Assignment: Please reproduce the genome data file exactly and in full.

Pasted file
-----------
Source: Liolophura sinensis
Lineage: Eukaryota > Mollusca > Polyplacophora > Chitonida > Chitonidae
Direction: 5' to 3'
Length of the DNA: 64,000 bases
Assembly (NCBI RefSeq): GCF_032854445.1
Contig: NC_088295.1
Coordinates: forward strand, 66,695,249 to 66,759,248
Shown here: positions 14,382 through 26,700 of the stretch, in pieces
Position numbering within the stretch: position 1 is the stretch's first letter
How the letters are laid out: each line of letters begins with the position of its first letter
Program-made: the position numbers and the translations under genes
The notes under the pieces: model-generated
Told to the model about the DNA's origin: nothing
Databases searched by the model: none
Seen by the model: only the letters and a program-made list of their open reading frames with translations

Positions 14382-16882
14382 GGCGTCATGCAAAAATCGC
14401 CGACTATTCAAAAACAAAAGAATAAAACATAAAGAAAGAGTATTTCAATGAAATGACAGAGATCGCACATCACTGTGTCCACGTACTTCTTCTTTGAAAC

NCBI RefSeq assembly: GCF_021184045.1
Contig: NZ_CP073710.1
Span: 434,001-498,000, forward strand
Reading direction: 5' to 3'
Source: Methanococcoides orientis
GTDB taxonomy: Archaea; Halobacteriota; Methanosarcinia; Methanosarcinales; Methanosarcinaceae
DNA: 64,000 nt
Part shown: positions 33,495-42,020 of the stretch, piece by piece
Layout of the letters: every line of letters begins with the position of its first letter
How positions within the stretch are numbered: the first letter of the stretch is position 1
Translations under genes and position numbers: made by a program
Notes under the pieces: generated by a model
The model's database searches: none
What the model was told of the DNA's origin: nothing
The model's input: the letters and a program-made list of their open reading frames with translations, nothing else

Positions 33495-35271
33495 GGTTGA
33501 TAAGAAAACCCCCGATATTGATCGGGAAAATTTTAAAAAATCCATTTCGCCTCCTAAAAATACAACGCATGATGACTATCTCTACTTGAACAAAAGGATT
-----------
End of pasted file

Source: Liolophura sinensis
Lineage: Eukaryota > Mollusca > Polyplacophora > Chitonida > Chitonidae
Direction: 5' to 3'
Length of the DNA: 64,000 bases
Assembly (NCBI RefSeq): GCF_032854445.1
Contig: NC_088295.1
Coordinates: forward strand, 66,695,249 to 66,759,248
Shown here: positions 14,382 through 26,700 of the stretch, in pieces
Position numbering within the stretch: position 1 is the stretch's first letter
How the letters are laid out: each line of letters begins with the position of its first letter
Program-made: the position numbers and the translations under genes
The notes under the pieces: model-generated
Told to the model about the DNA's origin: nothing
Databases searched by the model: none
Seen by the model: only the letters and a program-made list of their open reading frames with translations

Positions 14382-16882
14382 GGCGTCATGCAAAAATCGC
14401 CGACTATTCAAAAACAAAAGAATAAAACATAAAGAAAGAGTATTTCAATGAAATGACAGAGATCGCACATCACTGTGTCCACGTACTTCTTCTTTGAAAC

NCBI RefSeq assembly: GCF_021184045.1
Contig: NZ_CP073710.1
Span: 434,001-498,000, forward strand
Reading direction: 5' to 3'
Source: Methanococcoides orientis
GTDB taxonomy: Archaea; Halobacteriota; Methanosarcinia; Methanosarcinales; Methanosarcinaceae
DNA: 64,000 nt
Part shown: positions 33,495-42,020 of the stretch, piece by piece
Layout of the letters: every line of letters begins with the position of its first letter
How positions within the stretch are numbered: the first letter of the stretch is position 1
Translations under genes and position numbers: made by a program
Notes under the pieces: generated by a model
The model's database searches: none
What the model was told of the DNA's origin: nothing
The model's input: the letters and a program-made list of their open reading frames with translations, nothing else

Positions 33495-35271
33495 GGTTGA
33501 TAAGAAAACCCCCGATATTGATCGGGAAAATTTTAAAAAATCCATTTCGCCTCCTAAAAATACAACGCATGATGACTATCTCTACTTGAACAAAAGGATT